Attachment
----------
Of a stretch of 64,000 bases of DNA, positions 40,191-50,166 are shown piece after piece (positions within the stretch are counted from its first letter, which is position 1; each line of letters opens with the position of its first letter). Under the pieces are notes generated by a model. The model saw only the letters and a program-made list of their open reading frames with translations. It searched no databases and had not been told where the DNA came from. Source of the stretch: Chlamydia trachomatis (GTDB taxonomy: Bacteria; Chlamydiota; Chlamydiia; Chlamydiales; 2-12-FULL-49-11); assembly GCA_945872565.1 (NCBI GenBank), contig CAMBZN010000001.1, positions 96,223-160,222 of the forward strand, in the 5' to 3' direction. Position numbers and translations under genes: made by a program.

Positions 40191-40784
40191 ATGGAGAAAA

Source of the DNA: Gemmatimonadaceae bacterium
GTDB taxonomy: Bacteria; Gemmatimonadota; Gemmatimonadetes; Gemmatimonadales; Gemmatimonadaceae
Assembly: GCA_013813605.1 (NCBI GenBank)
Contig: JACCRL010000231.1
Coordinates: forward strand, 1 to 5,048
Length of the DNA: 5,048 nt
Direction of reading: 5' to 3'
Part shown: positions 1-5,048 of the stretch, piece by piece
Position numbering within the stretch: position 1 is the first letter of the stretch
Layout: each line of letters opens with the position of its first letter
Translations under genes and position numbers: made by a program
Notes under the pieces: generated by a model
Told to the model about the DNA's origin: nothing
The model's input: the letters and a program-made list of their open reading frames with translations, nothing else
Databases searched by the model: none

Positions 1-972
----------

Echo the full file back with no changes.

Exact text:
Of a stretch of 64,000 bases of DNA, positions 40,191-50,166 are shown piece after piece (positions within the stretch are counted from its first letter, which is position 1; each line of letters opens with the position of its first letter). Under the pieces are notes generated by a model. The model saw only the letters and a program-made list of their open reading frames with translations. It searched no databases and had not been told where the DNA came from. Source of the stretch: Chlamydia trachomatis (GTDB taxonomy: Bacteria; Chlamydiota; Chlamydiia; Chlamydiales; 2-12-FULL-49-11); assembly GCA_945872565.1 (NCBI GenBank), contig CAMBZN010000001.1, positions 96,223-160,222 of the forward strand, in the 5' to 3' direction. Position numbers and translations under genes: made by a program.

Positions 40191-40784
40191 ATGGAGAAAA

Source of the DNA: Gemmatimonadaceae bacterium
GTDB taxonomy: Bacteria; Gemmatimonadota; Gemmatimonadetes; Gemmatimonadales; Gemmatimonadaceae
Assembly: GCA_013813605.1 (NCBI GenBank)
Contig: JACCRL010000231.1
Coordinates: forward strand, 1 to 5,048
Length of the DNA: 5,048 nt
Direction of reading: 5' to 3'
Part shown: positions 1-5,048 of the stretch, piece by piece
Position numbering within the stretch: position 1 is the first letter of the stretch
Layout: each line of letters opens with the position of its first letter
Translations under genes and position numbers: made by a program
Notes under the pieces: generated by a model
Told to the model about the DNA's origin: nothing
The model's input: the letters and a program-made list of their open reading frames with translations, nothing else
Databases searched by the model: none

Positions 1-972